Heraeus Noblelight GmbH with its headquarters in Hanau and with subsidiaries in the USA, Great Britain, France, China and Australia, is one of the technology- and market-leaders in the production of specialist light sources. In 2011, Heraeus Noblelight had an annual turnover of 103 Million € and employed 731 people worldwide. The organization develops, manufactures and markets infrared and ultraviolet emitters for applications in industrial manufacture, environmental protection, medicine and cosmetics, research, development and analytical measurement techniques.

For further information please contact:

Technical:
Heraeus Noblelight GmbH
Reinhard-Heraeus-Ring 7
D-63801 Kleinostheim
Tel +49 6181/35-8545, Fax +49 6181/35-16 8545
E-Mail hng-infrared@heraeus.com
Press:
Dr. Marie-Luise Bopp
Heraeus Noblelight GmbH,
Tel +49 6181/35-8547, Fax +49 6181/35-16 8547
E-Mail marie-luise.bopp@heraeus.com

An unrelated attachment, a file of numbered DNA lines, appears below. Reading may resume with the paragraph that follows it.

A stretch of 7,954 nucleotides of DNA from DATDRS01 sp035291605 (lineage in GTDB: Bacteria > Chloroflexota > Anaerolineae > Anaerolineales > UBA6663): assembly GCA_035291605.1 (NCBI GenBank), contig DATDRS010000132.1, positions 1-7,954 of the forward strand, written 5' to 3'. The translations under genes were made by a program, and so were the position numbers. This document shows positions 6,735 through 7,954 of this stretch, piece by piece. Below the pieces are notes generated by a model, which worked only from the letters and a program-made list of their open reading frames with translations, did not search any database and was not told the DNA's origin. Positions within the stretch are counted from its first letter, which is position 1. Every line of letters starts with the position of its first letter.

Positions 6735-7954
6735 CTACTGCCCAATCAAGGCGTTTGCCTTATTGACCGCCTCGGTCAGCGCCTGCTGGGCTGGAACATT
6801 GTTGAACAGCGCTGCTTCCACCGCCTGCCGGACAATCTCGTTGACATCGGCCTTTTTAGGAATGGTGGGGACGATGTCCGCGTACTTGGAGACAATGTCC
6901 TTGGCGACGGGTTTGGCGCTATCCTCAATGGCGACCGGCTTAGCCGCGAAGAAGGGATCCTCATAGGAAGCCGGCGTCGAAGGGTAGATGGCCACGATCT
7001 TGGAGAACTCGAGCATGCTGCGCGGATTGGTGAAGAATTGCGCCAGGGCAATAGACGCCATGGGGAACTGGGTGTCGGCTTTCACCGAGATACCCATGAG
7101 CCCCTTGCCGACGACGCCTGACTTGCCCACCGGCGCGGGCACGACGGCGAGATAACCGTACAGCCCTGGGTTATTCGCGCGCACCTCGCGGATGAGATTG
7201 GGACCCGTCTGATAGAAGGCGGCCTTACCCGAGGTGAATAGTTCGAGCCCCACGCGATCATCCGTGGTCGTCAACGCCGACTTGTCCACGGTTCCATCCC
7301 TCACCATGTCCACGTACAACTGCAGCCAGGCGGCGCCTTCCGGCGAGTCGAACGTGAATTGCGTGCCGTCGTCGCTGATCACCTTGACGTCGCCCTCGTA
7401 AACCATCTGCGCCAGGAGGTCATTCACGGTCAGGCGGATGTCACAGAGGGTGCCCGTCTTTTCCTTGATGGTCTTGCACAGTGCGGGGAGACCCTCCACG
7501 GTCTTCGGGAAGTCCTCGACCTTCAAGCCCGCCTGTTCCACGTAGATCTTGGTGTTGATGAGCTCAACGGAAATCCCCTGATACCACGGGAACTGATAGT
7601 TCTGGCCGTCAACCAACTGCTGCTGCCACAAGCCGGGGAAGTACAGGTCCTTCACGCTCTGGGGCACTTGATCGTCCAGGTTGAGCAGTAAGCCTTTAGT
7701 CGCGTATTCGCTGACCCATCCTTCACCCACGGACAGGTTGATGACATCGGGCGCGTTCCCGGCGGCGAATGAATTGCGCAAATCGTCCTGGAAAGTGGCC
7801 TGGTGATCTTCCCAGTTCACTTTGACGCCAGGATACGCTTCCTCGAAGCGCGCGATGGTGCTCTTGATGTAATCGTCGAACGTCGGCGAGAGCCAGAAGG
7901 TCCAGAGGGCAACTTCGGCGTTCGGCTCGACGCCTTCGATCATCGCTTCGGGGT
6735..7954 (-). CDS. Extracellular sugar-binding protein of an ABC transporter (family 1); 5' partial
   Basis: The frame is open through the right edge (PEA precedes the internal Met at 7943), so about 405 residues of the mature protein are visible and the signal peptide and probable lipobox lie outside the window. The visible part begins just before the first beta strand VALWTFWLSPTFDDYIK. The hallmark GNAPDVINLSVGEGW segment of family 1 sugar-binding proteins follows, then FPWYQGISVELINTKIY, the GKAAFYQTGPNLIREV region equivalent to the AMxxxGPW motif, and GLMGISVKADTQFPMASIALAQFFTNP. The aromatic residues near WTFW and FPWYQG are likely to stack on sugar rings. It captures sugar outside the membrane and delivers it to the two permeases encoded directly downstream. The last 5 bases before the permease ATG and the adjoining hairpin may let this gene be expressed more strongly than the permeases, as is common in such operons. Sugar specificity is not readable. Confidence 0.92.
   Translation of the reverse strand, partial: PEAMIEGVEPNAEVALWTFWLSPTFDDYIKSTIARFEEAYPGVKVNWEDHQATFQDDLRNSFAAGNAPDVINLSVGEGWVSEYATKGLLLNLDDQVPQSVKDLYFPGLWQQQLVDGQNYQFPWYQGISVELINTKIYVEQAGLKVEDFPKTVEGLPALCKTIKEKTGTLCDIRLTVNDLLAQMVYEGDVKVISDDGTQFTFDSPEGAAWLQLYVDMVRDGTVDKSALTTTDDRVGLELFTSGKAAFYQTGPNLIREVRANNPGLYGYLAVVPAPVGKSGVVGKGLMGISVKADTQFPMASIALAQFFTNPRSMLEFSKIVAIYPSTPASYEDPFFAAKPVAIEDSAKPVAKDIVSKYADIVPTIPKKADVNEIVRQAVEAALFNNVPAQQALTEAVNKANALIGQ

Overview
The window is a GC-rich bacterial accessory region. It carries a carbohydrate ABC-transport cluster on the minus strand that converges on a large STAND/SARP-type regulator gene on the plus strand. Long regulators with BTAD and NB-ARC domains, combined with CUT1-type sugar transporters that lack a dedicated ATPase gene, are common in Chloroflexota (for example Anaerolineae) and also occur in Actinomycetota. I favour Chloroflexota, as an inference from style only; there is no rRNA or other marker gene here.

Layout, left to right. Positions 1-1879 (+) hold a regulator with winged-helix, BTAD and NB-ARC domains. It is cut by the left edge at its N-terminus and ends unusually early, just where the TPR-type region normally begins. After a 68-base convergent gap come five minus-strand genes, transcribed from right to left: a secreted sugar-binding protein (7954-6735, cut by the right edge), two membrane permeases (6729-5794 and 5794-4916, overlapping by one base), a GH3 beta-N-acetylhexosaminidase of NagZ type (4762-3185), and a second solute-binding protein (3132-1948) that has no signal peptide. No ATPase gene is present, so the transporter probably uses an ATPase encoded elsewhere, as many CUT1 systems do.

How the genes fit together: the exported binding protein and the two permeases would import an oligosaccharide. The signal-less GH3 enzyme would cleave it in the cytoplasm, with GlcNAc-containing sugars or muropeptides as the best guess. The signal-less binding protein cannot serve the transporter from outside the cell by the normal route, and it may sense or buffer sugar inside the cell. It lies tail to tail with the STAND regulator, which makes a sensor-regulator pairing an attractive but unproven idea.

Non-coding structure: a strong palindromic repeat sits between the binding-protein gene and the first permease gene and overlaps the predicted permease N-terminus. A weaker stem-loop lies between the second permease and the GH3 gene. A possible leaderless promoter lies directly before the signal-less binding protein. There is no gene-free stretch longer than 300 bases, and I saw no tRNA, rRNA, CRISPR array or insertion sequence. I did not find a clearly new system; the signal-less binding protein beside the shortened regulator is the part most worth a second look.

Dr. Marie-Luise Bopp | Heraeus Noblelight GmbH
Further information:
http://www.heraeus-noblelight.com/infrared

More articles from Process Engineering:

nachricht Dresdner scientists print tomorrow’s world
08.02.2017 | Fraunhofer-Institut für Werkstoff- und Strahltechnik IWS

nachricht New technology for mass-production of complex molded composite components
23.01.2017 | Evonik Industries AG

All articles from Process Engineering >>>

The most recent press releases about innovation >>>

Die letzten 5 Focus-News des innovations-reports im Überblick:

Im Focus: Breakthrough with a chain of gold atoms

In the field of nanoscience, an international team of physicists with participants from Konstanz has achieved a breakthrough in understanding heat transport

In the field of nanoscience, an international team of physicists with participants from Konstanz has achieved a breakthrough in understanding heat transport

Im Focus: DNA repair: a new letter in the cell alphabet

Results reveal how discoveries may be hidden in scientific “blind spots”

Cells need to repair damaged DNA in our genes to prevent the development of cancer and other diseases. Our cells therefore activate and send “repair-proteins”...

Im Focus: Dresdner scientists print tomorrow’s world